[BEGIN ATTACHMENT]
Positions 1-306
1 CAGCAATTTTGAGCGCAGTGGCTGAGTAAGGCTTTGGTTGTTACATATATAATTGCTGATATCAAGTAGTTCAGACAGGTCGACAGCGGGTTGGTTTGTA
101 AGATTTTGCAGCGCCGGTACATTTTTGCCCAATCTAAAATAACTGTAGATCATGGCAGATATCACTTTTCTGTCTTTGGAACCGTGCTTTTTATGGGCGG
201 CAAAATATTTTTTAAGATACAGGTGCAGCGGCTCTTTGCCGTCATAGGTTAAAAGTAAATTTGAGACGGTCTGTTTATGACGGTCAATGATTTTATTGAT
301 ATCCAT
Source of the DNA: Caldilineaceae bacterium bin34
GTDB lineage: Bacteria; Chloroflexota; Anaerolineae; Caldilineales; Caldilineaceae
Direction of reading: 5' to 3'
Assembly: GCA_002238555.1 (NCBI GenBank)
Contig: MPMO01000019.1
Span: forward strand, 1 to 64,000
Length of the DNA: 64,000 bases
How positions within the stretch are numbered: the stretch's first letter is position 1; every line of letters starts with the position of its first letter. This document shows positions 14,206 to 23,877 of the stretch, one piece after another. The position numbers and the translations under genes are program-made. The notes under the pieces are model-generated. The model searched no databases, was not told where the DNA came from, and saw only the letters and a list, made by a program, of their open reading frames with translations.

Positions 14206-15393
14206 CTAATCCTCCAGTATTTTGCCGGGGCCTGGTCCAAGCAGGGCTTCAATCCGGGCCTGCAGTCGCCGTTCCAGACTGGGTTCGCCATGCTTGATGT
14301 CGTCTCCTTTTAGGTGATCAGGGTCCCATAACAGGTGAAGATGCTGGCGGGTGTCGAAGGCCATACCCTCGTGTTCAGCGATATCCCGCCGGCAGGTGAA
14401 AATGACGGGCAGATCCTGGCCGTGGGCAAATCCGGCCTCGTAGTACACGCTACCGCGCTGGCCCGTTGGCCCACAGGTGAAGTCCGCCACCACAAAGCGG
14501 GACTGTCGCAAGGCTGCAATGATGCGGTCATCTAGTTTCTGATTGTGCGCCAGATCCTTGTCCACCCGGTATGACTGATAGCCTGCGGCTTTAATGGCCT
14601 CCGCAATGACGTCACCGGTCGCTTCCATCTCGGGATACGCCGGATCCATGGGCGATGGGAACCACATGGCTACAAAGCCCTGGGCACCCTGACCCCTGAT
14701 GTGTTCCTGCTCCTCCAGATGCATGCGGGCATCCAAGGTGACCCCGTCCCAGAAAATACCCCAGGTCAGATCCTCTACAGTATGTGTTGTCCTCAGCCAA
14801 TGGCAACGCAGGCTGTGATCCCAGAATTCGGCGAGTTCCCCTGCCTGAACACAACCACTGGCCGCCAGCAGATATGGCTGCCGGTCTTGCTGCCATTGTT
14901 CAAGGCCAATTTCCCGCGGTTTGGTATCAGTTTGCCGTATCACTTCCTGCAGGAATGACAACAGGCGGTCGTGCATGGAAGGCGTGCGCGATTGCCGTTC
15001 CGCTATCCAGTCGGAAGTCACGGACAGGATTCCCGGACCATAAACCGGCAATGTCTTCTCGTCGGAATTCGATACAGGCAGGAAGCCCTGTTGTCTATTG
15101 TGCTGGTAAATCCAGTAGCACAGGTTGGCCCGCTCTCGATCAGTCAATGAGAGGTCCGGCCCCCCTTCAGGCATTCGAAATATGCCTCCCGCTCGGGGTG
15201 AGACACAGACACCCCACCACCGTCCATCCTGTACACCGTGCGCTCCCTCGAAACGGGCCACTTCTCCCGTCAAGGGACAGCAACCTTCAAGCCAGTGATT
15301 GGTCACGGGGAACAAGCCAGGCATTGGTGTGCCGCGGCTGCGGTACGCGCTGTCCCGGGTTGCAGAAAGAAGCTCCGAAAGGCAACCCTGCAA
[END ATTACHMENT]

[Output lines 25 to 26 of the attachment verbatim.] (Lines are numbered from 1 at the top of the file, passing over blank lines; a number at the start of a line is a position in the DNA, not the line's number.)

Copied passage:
15201 AGACACAGACACCCCACCACCGTCCATCCTGTACACCGTGCGCTCCCTCGAAACGGGCCACTTCTCCCGTCAAGGGACAGCAACCTTCAAGCCAGTGATT
15301 GGTCACGGGGAACAAGCCAGGCATTGGTGTGCCGCGGCTGCGGTACGCGCTGTCCCGGGTTGCAGAAAGAAGCTCCGAAAGGCAACCCTGCAA